IOER supports "Frankfurt Declaration for the UN Biodiversity Conference"

The dramatic loss of biodiversity threatens our basis of life. In the run-up to the UN Biodiversity Conference (COP15) in Montreal, a broad alliance of German scientific and non-governmental organisations has therefore issued the "Frankfurt Declaration" calling for an end to economic activity against nature. The IOER supports the demands and offers summarised in the position paper.

Various scientific and non-governmental organisations have taken the UN Biodiversity Conference in Montreal as an opportunity to campaign for nature-friendly economic activity. With the "Frankfurt Declaration", the alliance demands clear framework conditions from politics and joint steps from science, business and civil society. At the same time, the organisations make concrete proposals in the position paper on how nature-friendly economy can become the standard. They name the "twin crises" of biodiversity loss and climate change as the most important challenge facing humanity. In the "Frankfurt Declaration", the organisations offer their expertise to solve this challenge.

For the Leibniz Institute of Ecological Urban and Regional Development (IOER), the Director, Prof. Marc Wolfram, signed the "Frankfurt Declaration". "The massive loss of biodiversity is part of the global ecological crisis that humanity has created in recent decades. This environmental crisis makes clear how urgent a profound structural and cultural change, i.e. a societal transformation, is. Spatial aspects, such as those we are researching at the IOER, are also crucial here. How can land, infrastructure or buildings facilitate more biodiversity? How can sensitive natural areas be better protected? How do we take biodiversity into account in the economic reporting of companies and states? These are just some of the questions we are looking for answers to at the IOER," says Marc Wolfram.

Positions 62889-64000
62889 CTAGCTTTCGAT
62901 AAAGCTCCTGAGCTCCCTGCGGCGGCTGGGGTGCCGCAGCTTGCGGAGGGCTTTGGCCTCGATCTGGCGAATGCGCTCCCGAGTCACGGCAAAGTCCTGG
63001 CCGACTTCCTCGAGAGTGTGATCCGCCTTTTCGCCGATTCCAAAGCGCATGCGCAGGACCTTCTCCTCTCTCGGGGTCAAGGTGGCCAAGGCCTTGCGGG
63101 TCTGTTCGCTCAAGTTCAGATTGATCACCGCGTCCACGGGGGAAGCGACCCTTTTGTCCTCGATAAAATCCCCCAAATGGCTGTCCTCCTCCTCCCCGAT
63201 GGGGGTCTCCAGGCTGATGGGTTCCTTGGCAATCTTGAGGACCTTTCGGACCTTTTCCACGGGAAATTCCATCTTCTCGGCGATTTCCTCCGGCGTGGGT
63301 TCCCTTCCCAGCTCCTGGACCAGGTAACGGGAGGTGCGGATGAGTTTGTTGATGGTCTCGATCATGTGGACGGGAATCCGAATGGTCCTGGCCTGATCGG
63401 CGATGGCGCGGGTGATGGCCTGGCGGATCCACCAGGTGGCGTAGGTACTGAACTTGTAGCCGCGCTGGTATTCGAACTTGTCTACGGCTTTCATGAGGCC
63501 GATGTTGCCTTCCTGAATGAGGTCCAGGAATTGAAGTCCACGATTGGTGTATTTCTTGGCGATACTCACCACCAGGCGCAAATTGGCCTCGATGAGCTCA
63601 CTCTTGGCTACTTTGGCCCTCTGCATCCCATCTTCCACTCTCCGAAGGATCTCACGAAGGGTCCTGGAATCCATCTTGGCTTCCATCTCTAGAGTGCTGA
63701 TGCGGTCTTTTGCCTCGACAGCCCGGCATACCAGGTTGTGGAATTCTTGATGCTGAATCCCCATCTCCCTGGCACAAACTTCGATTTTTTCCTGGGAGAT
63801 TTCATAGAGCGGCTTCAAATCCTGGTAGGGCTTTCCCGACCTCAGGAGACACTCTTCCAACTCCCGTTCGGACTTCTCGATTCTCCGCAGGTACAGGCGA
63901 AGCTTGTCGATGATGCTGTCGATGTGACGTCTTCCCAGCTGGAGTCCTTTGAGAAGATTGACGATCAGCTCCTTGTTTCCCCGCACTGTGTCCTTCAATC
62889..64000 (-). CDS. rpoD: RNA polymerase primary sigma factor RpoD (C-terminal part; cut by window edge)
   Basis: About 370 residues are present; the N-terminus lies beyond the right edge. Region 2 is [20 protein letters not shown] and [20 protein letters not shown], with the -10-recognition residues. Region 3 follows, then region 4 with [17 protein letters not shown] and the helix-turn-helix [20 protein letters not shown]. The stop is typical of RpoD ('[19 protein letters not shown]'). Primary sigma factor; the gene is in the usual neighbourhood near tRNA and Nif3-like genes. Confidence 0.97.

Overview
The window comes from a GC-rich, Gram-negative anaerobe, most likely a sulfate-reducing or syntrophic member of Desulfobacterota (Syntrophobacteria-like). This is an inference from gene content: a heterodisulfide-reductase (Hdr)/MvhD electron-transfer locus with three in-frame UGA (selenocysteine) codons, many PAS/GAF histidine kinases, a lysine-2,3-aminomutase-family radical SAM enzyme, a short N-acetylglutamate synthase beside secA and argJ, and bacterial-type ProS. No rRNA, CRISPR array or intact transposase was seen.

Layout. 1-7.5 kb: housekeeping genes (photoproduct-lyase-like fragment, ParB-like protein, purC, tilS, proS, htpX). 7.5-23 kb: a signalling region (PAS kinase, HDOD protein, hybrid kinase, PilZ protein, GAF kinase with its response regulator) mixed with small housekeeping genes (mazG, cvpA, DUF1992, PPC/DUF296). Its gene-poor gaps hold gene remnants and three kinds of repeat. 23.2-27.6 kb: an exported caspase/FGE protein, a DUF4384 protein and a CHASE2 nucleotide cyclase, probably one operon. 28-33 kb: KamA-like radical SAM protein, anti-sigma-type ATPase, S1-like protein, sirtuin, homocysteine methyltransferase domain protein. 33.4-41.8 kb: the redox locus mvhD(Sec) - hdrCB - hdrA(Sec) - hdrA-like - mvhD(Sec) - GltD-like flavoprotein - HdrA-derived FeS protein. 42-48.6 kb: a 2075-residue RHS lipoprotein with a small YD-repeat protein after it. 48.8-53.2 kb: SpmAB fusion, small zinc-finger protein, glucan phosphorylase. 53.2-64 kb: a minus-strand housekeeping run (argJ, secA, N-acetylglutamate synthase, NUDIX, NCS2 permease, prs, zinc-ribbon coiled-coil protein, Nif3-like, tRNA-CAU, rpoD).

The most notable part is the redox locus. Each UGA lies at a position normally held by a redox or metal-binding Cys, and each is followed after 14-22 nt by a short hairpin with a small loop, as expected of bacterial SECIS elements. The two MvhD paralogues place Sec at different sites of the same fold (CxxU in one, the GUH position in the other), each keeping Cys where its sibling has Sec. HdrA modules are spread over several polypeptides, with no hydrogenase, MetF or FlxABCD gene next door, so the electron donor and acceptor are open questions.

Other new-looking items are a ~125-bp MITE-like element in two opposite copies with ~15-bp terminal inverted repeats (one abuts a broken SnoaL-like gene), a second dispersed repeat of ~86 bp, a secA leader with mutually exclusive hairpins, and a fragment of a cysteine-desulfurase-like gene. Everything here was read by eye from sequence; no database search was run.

The UN Biodiversity Conference in Montreal ended in December 2022 with a positive signal. After around two weeks of negotiations, the representatives from 188 governments agreed on a joint final declaration. With the “Kunming-Montreal Global Biodiversity Framework” (GBF), 188 countries set themselves the goal of placing at least 30 percent of their land and marine areas under protection by 2030. They also want to spend more money on the protection of biodiversity.  

The "Frankfurt Declaration for the UN Biodiversity Conference (COP15)" can still be signed.

"Frankfurt Declaration" in wording

More Information on IOER’s biodiversity research




The Leibniz Institute of Ecological Urban and Regional Development is jointly funded by the federal government and the federal states.

FS Sachsen

This measure is co-financed by tax funds on the basis of the budget approved by the Saxon State Parliament.